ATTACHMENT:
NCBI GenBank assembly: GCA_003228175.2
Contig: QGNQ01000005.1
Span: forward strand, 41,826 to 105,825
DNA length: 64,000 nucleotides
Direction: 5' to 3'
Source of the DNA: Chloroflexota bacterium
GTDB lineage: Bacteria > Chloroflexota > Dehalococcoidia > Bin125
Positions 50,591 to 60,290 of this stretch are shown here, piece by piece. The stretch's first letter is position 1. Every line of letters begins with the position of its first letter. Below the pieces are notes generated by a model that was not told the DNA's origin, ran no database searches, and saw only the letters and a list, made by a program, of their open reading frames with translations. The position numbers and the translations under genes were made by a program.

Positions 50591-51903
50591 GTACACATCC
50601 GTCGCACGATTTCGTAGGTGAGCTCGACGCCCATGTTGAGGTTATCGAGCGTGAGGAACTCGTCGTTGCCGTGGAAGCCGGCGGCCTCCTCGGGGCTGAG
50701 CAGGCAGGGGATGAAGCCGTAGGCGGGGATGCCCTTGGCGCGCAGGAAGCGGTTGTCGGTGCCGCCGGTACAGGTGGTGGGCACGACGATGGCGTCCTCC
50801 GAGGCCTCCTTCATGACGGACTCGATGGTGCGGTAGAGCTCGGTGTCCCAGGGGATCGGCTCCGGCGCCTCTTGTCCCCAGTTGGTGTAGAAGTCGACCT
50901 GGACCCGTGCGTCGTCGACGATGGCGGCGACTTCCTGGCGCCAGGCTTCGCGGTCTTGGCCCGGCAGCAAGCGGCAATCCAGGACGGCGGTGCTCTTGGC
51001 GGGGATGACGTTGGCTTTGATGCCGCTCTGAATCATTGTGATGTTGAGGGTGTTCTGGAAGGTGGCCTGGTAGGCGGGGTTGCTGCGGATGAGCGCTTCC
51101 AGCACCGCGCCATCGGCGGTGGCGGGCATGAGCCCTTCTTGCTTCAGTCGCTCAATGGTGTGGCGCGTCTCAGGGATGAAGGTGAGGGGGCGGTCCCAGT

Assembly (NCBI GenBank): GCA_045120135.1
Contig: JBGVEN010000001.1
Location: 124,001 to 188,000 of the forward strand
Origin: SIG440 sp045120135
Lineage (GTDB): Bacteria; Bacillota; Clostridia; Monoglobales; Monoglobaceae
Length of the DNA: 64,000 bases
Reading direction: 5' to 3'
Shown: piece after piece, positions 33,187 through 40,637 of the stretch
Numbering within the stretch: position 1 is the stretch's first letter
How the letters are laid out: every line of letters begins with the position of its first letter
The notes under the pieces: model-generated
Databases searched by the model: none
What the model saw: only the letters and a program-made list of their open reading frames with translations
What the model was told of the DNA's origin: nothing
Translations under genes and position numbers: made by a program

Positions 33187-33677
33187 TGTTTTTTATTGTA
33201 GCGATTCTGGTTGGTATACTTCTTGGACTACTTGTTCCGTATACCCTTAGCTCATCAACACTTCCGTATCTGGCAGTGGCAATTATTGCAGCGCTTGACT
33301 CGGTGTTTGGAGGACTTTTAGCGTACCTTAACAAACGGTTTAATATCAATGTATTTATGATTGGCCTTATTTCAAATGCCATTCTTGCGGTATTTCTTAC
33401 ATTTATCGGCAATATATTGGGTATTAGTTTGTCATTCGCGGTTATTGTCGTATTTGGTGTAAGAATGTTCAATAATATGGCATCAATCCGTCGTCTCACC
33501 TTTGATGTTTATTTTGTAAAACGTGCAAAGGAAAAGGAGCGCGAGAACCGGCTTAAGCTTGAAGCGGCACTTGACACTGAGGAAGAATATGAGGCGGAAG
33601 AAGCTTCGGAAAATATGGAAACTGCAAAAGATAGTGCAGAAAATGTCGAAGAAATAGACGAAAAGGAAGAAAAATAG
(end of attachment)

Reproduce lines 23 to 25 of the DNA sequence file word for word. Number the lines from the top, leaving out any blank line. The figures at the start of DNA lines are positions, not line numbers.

Reading direction: 5' to 3'
Shown: piece after piece, positions 33,187 through 40,637 of the stretch
Numbering within the stretch: position 1 is the stretch's first letter